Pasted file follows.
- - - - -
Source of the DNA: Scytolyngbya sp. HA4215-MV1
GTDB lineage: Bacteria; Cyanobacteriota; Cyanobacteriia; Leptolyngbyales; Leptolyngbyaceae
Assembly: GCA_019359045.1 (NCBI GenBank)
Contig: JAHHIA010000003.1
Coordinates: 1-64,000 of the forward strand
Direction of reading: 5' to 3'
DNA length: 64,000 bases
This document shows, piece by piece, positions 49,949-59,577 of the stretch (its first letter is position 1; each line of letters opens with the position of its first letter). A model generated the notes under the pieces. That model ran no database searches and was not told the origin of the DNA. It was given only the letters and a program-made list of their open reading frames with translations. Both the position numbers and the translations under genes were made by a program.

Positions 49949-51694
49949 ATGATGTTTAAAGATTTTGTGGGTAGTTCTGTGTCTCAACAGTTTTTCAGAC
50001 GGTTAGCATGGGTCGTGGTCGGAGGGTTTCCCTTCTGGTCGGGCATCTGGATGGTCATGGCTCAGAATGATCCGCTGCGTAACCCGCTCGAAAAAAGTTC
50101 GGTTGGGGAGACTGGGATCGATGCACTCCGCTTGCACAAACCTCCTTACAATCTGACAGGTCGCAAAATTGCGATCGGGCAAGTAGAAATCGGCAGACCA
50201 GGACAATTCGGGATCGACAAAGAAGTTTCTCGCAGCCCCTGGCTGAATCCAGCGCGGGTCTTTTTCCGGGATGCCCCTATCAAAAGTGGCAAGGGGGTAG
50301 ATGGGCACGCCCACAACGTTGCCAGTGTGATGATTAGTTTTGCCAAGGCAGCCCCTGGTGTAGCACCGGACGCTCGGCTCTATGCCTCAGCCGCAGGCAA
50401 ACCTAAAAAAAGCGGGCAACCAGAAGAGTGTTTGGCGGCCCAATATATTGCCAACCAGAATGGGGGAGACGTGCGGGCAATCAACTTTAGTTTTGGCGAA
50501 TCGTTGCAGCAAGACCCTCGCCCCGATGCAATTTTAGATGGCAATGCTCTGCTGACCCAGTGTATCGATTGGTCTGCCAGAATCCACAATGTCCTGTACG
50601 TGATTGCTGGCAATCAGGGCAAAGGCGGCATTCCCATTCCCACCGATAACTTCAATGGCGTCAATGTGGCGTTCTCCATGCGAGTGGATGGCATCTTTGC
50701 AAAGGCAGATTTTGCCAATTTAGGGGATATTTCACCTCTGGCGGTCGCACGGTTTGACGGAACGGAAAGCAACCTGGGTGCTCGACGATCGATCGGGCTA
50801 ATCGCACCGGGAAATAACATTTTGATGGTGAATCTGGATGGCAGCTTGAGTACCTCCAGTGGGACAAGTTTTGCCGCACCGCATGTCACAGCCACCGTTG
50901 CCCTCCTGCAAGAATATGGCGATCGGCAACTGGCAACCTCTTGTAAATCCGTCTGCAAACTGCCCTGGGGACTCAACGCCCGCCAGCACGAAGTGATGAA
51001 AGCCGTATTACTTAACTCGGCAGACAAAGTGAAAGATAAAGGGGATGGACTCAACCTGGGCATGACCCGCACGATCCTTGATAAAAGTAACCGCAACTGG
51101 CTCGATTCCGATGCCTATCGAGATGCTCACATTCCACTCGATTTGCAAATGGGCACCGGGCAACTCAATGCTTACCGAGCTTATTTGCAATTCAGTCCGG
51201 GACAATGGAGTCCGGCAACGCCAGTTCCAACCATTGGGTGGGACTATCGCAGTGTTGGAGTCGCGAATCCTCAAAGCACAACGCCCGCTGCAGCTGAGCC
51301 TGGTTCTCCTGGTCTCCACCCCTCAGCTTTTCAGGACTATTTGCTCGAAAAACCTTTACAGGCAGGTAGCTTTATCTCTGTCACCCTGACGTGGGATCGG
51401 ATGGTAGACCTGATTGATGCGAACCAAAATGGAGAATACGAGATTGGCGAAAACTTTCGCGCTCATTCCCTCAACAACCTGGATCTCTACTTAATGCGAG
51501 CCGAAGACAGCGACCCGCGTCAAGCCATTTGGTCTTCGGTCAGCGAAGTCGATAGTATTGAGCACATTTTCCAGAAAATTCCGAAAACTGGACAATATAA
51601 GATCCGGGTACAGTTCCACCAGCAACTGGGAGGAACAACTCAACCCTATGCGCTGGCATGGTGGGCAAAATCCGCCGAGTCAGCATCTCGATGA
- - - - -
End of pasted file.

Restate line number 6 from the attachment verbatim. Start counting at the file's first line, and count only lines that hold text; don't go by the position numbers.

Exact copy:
Direction of reading: 5' to 3'